What was it that the Western Church couldn’t take about clerical marriage? Interestingly, it shifted over time. To start with, the places we find rulings about this are mainly concerned with Church property falling into lay hands, either because of a priest having children to whom he wanted, naturally, to leave some kind of inheritance, or for some more immediately offended people, because of him supporting his wife on the offerings of the faithful. The Byzantine perspective was much more that the revenue from offerings was disposable, as long as the offerings themselves remained with the Church, and this meant that priests could, for example, be salaried; in the West, whether because of a later-developing cash economy or for some other reason, that wasn’t a popular solution. Byzantium was not blind to these concerns, but it kept them to bishops, who were supposed to be unmarried; a priest hoping for promotion needed either to be single and celibate or to agree on celibate separation from his wife. (Indeed, as became clear in questions, while priests could be married, they were not allowed to marry once priests, or even deacons, so marriage was a decision one presumably made very early in a Byzantine Church career.) Here, the different economic bases of the two societies do seem likely to be a major part of the reason for the differences, and there was probably more similarity than at first appears, especially in practice, but a difference does remain.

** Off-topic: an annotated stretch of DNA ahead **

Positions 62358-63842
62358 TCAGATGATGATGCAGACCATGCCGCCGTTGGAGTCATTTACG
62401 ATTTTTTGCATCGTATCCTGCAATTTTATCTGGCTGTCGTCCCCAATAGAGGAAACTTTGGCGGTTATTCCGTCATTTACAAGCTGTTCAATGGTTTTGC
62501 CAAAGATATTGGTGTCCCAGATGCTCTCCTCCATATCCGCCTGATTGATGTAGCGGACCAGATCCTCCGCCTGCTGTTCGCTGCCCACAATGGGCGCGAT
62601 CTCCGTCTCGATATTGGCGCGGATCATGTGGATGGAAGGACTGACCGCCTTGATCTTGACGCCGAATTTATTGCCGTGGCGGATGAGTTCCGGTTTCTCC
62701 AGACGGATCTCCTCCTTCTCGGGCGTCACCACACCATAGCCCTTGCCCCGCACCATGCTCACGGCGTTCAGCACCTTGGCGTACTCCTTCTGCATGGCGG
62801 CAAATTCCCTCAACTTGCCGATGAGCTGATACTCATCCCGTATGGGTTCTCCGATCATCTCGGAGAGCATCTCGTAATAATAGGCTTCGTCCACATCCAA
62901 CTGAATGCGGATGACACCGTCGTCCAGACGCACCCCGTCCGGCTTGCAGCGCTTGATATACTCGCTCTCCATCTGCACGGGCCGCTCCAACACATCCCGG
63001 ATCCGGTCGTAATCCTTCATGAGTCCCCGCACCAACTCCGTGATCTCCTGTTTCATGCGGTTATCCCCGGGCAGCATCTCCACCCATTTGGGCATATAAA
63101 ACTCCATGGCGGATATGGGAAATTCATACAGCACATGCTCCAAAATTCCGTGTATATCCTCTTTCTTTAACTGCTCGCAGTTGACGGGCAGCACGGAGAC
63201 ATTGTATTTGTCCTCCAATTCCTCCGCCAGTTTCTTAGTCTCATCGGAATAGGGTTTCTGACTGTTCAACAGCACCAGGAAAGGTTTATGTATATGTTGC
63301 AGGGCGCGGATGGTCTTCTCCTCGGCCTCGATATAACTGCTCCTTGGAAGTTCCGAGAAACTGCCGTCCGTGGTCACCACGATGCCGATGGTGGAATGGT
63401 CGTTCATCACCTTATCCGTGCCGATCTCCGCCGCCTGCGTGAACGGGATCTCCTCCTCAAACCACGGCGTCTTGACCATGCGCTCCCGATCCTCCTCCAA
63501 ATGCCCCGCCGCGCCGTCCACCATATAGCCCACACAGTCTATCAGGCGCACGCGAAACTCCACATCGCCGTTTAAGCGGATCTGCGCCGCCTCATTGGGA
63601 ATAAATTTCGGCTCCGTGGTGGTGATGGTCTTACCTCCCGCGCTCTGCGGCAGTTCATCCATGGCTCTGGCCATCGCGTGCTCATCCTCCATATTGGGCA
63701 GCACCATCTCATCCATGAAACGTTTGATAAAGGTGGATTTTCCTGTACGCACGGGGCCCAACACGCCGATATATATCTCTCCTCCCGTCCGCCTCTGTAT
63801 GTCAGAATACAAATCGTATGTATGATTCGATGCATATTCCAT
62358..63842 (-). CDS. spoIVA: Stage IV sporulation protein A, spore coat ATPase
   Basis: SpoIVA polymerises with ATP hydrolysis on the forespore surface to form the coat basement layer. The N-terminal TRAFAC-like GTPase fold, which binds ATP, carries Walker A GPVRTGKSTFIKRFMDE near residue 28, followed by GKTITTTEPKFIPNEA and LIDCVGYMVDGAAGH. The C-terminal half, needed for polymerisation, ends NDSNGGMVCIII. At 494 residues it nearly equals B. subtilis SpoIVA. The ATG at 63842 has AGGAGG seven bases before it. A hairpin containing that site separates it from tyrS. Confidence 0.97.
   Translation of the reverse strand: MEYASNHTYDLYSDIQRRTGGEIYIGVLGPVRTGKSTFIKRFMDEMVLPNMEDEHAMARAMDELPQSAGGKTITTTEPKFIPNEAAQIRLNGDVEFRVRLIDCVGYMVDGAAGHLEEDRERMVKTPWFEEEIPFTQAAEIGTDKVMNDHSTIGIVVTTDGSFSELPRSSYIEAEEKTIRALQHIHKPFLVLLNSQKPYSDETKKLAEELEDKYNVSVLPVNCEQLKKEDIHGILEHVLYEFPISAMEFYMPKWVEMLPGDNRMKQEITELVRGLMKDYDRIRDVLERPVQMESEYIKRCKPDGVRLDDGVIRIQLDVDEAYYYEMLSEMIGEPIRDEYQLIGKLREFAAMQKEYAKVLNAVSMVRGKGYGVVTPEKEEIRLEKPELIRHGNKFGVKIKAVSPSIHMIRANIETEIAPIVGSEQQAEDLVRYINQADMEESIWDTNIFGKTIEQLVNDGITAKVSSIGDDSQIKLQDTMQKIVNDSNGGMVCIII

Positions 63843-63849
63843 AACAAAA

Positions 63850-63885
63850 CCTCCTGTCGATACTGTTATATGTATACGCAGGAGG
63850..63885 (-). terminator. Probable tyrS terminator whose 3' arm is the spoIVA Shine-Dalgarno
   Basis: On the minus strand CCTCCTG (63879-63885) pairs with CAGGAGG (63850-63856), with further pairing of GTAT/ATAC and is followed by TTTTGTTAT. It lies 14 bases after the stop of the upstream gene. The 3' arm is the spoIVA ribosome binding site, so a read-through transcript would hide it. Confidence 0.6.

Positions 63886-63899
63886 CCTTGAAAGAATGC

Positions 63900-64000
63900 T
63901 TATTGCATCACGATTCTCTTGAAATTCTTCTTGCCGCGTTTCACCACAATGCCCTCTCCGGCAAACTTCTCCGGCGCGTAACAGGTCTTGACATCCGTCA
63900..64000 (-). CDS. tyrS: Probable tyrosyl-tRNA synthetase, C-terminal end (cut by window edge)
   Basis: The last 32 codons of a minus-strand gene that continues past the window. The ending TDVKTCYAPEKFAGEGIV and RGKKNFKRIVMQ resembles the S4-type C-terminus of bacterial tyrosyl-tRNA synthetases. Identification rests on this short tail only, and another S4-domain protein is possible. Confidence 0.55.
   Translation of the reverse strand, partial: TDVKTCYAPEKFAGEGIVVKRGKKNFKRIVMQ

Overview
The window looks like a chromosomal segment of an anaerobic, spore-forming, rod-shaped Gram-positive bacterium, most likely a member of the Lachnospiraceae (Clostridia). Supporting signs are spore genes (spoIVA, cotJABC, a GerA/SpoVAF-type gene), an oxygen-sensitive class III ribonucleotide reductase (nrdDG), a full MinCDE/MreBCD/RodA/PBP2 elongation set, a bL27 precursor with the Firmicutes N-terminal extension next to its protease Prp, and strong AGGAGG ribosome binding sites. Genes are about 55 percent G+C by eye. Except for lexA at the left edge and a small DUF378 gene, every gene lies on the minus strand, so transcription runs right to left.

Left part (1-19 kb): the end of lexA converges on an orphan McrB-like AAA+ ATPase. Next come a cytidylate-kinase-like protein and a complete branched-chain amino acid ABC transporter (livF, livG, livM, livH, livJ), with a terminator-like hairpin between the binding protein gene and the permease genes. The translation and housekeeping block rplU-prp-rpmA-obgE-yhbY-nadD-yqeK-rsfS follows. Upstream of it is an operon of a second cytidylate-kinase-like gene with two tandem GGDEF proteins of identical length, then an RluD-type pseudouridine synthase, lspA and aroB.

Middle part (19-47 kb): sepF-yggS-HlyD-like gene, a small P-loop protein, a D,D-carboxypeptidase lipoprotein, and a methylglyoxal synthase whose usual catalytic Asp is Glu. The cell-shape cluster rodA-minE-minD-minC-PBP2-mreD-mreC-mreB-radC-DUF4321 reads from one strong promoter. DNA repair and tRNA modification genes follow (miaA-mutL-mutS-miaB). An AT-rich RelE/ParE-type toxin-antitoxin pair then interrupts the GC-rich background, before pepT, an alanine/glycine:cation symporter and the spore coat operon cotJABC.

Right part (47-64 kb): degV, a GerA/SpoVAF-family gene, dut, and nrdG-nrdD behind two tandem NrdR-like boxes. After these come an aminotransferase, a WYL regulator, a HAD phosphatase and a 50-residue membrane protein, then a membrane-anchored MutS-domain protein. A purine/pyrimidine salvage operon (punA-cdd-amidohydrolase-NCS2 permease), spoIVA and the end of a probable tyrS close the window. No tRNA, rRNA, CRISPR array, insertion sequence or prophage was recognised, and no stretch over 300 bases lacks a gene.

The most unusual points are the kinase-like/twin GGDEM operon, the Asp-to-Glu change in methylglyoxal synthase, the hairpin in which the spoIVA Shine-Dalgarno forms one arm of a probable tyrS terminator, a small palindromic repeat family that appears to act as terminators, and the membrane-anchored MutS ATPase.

Mosaic depiction of Patriarch John Chrysostomos of Constantinople in the Ayasofya Musezi, Istanbul

John Chrysostom, salary-man? Perhaps the Patriarch of Constantinople isn’t the ideal example. This is the mosaic of him from inside Hagia Sofia, of which we have heard; image Public Domain, via Wikimedia Commons

However, the property concern died down over time in the West, and mainly because it was replaced by a growing concern about clerical purity and pollution.4 Now this was not a new concern either—you can find it in that translation of Bede’s Letter to Egbert I did ages back, and indeed in everyone else’s, and that’s eighth-century, but it seems to have taken a more popular root during the so-called Gregorian Reform, at the extreme points of which you had papally-supported mobs in Milan throwing priests and whoever they found them in bed with out of upstairs windows and so on.5 The concern seems to have been that anyone having sex might, you know, enjoy it, thus committing fornication, or just not be virginally pure, and thus perhaps not be in a very close relationship with God, in which case, what assurance had anyone that that person could truly be possessed with the Holy Spirit, Whom one would expect not to hang about in such dirty premises? I trivialise, but if what this meant was that maybe all your absolutions were invalid so your sins were still unforgiven, or that your marriage wasn’t valid so your children were the product of adultery and you a damned fornicator, you can see how it could start to have major implications for both this world and the next. The weird thing is that all these hang-ups seem to be basically Western; as close as Byzantine legislation gets is to ask for abstinence from sex with their wives for a certain time before and after performing the liturgy, so that the priest’s mind would be fully on God and his intercession would thus reach its intended recipient. There was in fact more Byzantine concern about this in the fifth than the twelfth century, whereas the West seems to have gone the other way.